Two Sundays from now, the twins will be christened. Maedhros and Maglor will stand up as godfathers, surely the youngest (Athair said proudly) that have ever been seen--and yet here they are, already falling short. Maglor does not care for a younger brother who is already much older, much safer than a baby, and Maedhros is not able to keep watch over him as he was bound to do.

And this means he shall have to ask--can he be enough? What will he do if it is little Amrod, and not bold Celegorm, who runs away?

"There's a bunny," Celegorm says softly, almost reverently, from just behind Maedhros. "A mother bunny."

Maedhros wants to shake him. He settles for hugging him so tightly that Celegorm yelps and squirms away.


The family of bunnies is examined and then left alone, and that makes Caranthir cry, so Maedhros carries him the rest of the way. When they reach the birches at last, Maedhros thinks he might cry himself. Caranthir is very heavy, and he snots on Maedhros's sleeve--but no. Maedhros is to be a godfather, and that is a heavy duty, and he cannot ever drop that weight.

He sets Caranthir down gently--and really, is Maedhros not strong from holding up the candlesticks at Mass, all since the time he was seven, before the twins were even born?--and smiles at the three of them.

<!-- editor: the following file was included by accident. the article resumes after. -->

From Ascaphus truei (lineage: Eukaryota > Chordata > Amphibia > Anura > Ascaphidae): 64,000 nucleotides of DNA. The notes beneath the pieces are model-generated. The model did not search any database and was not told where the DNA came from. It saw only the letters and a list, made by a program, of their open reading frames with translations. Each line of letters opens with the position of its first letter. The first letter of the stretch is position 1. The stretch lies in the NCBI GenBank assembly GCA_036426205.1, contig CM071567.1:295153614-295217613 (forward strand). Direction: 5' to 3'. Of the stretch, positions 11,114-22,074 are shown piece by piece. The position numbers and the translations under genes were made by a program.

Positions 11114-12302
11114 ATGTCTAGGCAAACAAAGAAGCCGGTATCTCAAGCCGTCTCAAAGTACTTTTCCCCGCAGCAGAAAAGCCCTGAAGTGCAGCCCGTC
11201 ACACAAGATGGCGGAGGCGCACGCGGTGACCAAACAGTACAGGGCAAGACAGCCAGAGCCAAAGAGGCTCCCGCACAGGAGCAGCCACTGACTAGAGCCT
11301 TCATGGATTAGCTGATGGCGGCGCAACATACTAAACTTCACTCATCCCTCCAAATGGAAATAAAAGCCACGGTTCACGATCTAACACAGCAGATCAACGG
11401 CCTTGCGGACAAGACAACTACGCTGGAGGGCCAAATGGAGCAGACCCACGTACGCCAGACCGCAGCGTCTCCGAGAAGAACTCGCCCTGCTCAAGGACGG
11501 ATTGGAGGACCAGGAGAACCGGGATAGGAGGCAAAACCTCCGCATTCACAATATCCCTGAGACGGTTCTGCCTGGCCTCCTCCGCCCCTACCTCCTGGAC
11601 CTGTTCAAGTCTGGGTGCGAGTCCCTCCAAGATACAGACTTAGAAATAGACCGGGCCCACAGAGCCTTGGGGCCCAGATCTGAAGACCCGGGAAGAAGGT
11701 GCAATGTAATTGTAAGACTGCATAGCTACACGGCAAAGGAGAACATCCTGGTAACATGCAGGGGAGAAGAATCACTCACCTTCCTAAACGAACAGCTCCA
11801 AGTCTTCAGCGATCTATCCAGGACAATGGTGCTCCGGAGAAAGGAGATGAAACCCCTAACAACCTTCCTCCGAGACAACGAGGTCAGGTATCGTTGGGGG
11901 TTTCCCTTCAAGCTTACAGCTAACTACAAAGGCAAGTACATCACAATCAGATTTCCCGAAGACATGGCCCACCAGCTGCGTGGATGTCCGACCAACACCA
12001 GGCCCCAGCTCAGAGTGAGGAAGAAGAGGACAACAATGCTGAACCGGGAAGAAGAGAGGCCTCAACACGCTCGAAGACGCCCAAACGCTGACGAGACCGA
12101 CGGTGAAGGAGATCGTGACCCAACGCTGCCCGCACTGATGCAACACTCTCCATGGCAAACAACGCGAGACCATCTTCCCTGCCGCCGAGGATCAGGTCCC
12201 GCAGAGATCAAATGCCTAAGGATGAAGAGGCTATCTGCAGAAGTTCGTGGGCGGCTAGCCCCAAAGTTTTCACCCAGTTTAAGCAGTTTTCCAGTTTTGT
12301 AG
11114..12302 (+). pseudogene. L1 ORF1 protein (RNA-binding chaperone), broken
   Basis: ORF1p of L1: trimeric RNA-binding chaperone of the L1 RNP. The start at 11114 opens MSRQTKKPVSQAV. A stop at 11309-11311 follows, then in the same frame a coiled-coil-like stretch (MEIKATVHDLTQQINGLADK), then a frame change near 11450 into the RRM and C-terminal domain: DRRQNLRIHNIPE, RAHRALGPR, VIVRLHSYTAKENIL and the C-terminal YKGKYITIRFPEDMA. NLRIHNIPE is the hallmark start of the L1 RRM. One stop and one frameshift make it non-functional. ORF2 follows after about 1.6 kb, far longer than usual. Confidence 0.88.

Little ones. Sometimes even Maglor is a little one.

"Since we came all this way," he says bravely, "we should mark our place."

Then he takes out the shining pocketknife that Athair gave him, and carefully, so very carefully, he carves all of their initials into the smooth, clean bark of the slender birch.






"I am going to keep him safe, Mamaí," Maedhros whispers, rocking Amrod carefully in his arms. Amrod's eyelids are like closed flower-petals. "I don't want you to be wrong."

"Wrong?" Mother is nursing Amras in the big rocking chair. She says it is quite exhausting, nursing two babies at once, so sometimes she makes them take turns. They do not always like this, but Amrod is patient today.

Or maybe he likes his godfather.

"To have chose--chosen me."

"No, no, Maitimo." She shakes her head. "An angel for angels? I was not wrong."



When the knife slides into skin stretched taut and turns, he knows exactly what letter it makes.